Project Assistantship Third Check-in: Aster Graphical Model

In one of our most pristine tallgrass prairie habitats that remain in west central Minnesota, an accident was made in its management (not by Team Echinacea or members of The Echinacea Project). A Minnesota non-native Echinacea, Echinacea pallida, was seeded into the habitat. These non-native Echinacea flower at a similar time to our native Echinacea angustifolia and we suspected that they could cross-pollinate. To test this, an experimental cross was conducted where pollen from donors of both species E. angustifolia and E. pallida were applied to stigma of receptive Echinacea of both species (so we have four crosses: Ang x Ang, Ang x Pal, Pal x Pal, and Pal x Ang). These crosses produced some viable seed and the progeny were grown in an experimental garden. We monitored the progeny’s survivorship, size, and reproductive effort (once they began flowering in the 5th year). These data will allow us to answer questions about the fitness of hybrid Echinacea compared to non-hybrids.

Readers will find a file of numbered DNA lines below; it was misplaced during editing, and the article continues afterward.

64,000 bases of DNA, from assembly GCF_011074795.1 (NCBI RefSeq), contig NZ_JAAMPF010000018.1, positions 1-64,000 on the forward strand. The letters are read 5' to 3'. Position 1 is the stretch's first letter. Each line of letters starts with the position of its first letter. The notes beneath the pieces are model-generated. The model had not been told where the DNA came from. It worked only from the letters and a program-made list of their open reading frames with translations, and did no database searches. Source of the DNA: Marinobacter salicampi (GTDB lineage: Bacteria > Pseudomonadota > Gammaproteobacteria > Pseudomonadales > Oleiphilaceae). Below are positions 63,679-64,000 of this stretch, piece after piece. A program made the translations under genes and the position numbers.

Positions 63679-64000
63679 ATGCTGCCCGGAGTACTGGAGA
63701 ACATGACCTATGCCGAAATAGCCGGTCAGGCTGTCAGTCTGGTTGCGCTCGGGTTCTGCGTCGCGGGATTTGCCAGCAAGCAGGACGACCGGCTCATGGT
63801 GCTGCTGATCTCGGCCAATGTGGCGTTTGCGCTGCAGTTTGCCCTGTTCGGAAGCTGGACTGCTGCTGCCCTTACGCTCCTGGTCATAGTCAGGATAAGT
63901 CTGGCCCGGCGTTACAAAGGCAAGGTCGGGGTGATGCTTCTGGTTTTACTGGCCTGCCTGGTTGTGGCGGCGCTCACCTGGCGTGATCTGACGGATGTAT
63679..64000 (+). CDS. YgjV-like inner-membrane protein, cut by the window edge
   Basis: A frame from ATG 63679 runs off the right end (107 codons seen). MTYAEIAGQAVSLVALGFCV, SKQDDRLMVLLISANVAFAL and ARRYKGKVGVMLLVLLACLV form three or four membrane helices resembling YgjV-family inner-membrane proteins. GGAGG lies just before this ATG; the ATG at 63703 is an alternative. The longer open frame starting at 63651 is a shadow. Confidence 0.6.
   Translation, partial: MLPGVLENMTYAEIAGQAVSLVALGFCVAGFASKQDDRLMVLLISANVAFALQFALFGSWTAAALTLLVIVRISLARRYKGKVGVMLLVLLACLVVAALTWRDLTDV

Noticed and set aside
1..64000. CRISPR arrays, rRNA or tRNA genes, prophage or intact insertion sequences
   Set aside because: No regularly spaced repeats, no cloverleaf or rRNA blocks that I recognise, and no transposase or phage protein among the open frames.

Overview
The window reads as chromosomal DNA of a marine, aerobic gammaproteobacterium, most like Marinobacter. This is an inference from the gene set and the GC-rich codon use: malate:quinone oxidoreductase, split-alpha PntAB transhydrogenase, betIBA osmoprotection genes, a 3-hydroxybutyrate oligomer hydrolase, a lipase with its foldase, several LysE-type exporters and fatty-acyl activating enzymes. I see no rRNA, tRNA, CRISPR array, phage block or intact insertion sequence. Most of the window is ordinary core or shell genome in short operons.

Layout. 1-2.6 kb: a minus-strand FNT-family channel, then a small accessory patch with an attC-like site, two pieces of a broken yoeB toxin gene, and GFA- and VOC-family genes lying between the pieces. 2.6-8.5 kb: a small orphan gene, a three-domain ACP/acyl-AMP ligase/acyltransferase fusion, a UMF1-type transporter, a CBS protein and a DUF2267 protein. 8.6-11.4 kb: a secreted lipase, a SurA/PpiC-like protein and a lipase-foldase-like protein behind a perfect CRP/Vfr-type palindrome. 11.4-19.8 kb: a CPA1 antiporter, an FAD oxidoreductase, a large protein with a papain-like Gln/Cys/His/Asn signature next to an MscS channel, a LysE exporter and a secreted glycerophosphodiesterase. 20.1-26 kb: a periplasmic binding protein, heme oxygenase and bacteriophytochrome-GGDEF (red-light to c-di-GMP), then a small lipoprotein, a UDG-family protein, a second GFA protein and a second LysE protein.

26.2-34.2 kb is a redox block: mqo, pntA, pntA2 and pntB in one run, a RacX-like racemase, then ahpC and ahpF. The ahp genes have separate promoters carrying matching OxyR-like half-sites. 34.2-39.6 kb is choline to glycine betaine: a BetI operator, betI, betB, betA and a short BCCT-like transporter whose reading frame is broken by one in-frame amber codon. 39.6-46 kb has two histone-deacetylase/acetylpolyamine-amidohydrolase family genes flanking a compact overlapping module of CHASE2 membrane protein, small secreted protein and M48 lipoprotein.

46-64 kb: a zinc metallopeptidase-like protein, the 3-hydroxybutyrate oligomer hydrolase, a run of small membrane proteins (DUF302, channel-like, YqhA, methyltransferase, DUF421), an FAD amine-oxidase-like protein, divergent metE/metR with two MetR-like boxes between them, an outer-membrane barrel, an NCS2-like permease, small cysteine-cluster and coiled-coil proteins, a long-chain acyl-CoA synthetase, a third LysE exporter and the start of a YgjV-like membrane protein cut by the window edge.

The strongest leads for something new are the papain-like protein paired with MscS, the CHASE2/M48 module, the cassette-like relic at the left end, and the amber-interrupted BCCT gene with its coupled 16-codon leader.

I made an aster graphical model that I am going to use to test hypotheses about the fitness of hybrid Echinacea. The graphical model contains survivorship (represented as ld or “living during”), whether the plant flowered (Flowering), and a count of the number of heads produced by a flowering plant (HdCt). A noticeable feature of the graphical model is the absence of flowering in 2019, this was because none of the plants in the experiment flowered that year. In the previous year, the first plant flowered and it was the only plant to flower, interestingly it was a Pal x Pal cross.


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